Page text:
Saturday, February 03, 2007

Conference on Cosmopolitanism

What I attended during Florida State's Film Lit conference on Cosmopolitanism ( on Friday, February 2, 2007.

1) Gender and Genre
Room: 123A
Dennis Bingham, Indiana University, Indianapolis, "The Biopic Gets the Guillotine: Sofia Coppola's Marie Antoinette"
(Exceptional presentation #1 because of the presenters sense of humor and incredible insights into a movie that some considered sheer fluff. Dennis reminded us of the autobiographical nature of Sofia's films in that all of her main characters are women in privileged positions, because of their social / cultural context, and we watch how they use their positions of privilege. In this way, it reminds me of my Female Expat Project since I focus on expats that have a choice about where they live and how they spend their time.)

...left above and caught the end of:
2) Global Longing for Form see Weihsin Gui, Brown University, "Kazuo Ishiguro: National Cosmopolitical Impressions" + Wendy Lee, Brown University, "The Unintentional Comedy of Teaching World- Respect in Paul Beatty's The White Boy Shuffle"
(High energy presentations with a humor and joy found in the books presented made for time well spent. Barry Faulk asked an important question about the timeliness of questions about complicated questions of identity and cultural forms as the ideal way to introduce political questions. Adorno and his belief that art cannot embody political questions, only point to them, was discussed. For any artmaker with any ounce of social awareness, these questions come out constantly, and I am reminded that I need to revisit Adorno, the man who questioned how anyone could “write lyrical poetry after Auschwitz is barbaric.”)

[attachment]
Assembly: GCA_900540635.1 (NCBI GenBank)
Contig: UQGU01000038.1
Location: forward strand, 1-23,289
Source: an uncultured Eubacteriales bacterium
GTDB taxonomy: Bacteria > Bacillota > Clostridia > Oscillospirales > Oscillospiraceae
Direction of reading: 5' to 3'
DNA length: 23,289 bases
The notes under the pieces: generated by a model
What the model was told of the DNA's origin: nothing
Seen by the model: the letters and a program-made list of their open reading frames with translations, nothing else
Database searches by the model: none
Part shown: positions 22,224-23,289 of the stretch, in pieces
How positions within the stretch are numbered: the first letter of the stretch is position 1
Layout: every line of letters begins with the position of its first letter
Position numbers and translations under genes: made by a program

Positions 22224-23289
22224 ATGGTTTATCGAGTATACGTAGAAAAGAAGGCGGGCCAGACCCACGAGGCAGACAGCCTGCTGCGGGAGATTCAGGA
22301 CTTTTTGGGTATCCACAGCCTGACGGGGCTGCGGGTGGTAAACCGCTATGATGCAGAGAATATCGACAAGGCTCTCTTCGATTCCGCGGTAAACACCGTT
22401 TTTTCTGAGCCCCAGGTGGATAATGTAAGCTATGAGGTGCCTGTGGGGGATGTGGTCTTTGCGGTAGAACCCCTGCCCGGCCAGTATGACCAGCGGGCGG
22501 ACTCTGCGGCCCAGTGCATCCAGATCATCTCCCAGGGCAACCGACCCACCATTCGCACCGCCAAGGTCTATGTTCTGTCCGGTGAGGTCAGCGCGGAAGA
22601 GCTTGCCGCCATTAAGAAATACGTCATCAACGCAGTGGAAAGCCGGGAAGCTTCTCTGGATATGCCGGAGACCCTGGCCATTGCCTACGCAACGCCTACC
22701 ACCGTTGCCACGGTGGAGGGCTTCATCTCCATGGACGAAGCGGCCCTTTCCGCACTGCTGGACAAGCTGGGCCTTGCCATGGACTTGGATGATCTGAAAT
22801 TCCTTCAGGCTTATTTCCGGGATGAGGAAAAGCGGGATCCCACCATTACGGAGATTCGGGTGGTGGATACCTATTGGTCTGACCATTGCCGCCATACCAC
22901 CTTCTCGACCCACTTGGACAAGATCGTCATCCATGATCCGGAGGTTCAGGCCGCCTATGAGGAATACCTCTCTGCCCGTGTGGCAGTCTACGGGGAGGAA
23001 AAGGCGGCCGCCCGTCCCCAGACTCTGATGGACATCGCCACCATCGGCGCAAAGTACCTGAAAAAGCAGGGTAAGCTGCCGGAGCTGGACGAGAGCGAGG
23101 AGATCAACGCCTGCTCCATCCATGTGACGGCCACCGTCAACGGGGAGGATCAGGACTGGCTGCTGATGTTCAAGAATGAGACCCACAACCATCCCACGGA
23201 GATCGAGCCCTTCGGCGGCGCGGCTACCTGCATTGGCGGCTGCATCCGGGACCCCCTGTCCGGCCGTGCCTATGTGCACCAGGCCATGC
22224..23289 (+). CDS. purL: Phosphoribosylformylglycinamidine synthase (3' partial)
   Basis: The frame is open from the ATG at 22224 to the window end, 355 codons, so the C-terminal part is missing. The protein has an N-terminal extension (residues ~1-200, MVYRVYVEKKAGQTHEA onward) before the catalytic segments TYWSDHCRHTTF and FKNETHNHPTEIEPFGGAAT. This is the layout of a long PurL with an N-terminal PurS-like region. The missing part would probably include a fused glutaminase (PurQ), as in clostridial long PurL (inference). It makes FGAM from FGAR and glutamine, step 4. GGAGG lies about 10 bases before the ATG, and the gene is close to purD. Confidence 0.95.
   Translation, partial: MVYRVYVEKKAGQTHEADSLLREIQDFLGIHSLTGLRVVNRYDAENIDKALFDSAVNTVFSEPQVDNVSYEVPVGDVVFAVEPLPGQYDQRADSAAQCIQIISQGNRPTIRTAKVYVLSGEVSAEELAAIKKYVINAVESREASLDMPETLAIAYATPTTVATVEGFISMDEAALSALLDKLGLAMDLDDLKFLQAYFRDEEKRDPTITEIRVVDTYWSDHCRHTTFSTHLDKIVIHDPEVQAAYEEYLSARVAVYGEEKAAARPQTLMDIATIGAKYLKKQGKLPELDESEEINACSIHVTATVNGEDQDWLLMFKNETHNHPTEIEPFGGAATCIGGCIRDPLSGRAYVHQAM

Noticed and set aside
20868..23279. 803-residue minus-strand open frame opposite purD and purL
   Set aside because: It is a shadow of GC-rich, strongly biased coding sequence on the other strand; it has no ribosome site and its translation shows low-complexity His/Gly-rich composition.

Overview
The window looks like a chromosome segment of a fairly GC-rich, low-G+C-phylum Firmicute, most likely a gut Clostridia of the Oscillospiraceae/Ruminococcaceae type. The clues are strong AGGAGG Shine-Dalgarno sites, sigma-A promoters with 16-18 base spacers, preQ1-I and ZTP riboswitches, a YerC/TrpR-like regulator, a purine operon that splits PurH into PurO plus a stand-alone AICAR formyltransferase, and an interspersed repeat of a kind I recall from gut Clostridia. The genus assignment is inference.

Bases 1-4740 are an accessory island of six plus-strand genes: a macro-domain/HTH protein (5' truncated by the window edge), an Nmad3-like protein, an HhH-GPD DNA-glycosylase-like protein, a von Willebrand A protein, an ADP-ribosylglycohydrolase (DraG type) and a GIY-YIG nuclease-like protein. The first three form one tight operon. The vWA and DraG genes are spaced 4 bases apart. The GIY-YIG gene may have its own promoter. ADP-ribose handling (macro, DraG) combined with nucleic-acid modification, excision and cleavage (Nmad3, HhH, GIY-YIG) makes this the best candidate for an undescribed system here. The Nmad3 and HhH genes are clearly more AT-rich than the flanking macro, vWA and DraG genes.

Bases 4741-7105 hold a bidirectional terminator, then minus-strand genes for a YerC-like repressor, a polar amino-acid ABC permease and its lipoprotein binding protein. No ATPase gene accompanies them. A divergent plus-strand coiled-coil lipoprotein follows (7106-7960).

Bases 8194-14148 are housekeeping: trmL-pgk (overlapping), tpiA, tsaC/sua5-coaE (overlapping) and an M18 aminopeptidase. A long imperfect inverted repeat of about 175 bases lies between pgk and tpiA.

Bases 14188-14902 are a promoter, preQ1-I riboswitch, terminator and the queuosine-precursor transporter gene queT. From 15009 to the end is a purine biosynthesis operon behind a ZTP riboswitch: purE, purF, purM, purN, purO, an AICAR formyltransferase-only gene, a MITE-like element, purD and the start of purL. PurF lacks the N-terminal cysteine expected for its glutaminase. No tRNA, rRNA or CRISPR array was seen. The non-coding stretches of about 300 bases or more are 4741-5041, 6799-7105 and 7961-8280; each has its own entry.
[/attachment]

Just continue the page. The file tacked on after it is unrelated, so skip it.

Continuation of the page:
...after lunch
3) The Military and Militarism Room
(Left this sesson during the first presentation because I was bored with ideas about women as mere ornamentation and the insistence that we pay more attention to women's POV during the war. Important to say, but no new insights provided)

4) Liquid Modernity
(Good to reminded Jim Jarmusch film's in relationship to liminal spaces and the ambiguity of otherness in Lost in Translation, but again, no new insights gained. Perhaps I am getting tired of sitting, but I continually wonder, do these people not know that points are best driven home by examples and visuals. Admittedly, Power Point can be misused, but when talking about the films, why not project the film stills allowing the images to be the visual focus of our contemplation while you present your paper? It would be so much better than giving us a bad xerox copy of many images and only showing a short clip form the movie.)

5) Keynote address = Tim Brennan
(Tim Brennan was dull, and the response John Marx thankfully shook things up. Why keep asking these same questions, Marx asked? Barry Faulk discussed a synergy at present that prompts us to revisit questions about globalism. I agree. The room felt restless, tired of the day's intellectual masterbation and eager for real action, whether in our classrooms or beyond.)

6) Darwin's Nightmare
(Important, powerful film, but my brain is mush, and I'm desperate to make my own work with a political conscious and a eye on circulation to people without lots of pocket change.)

No comments: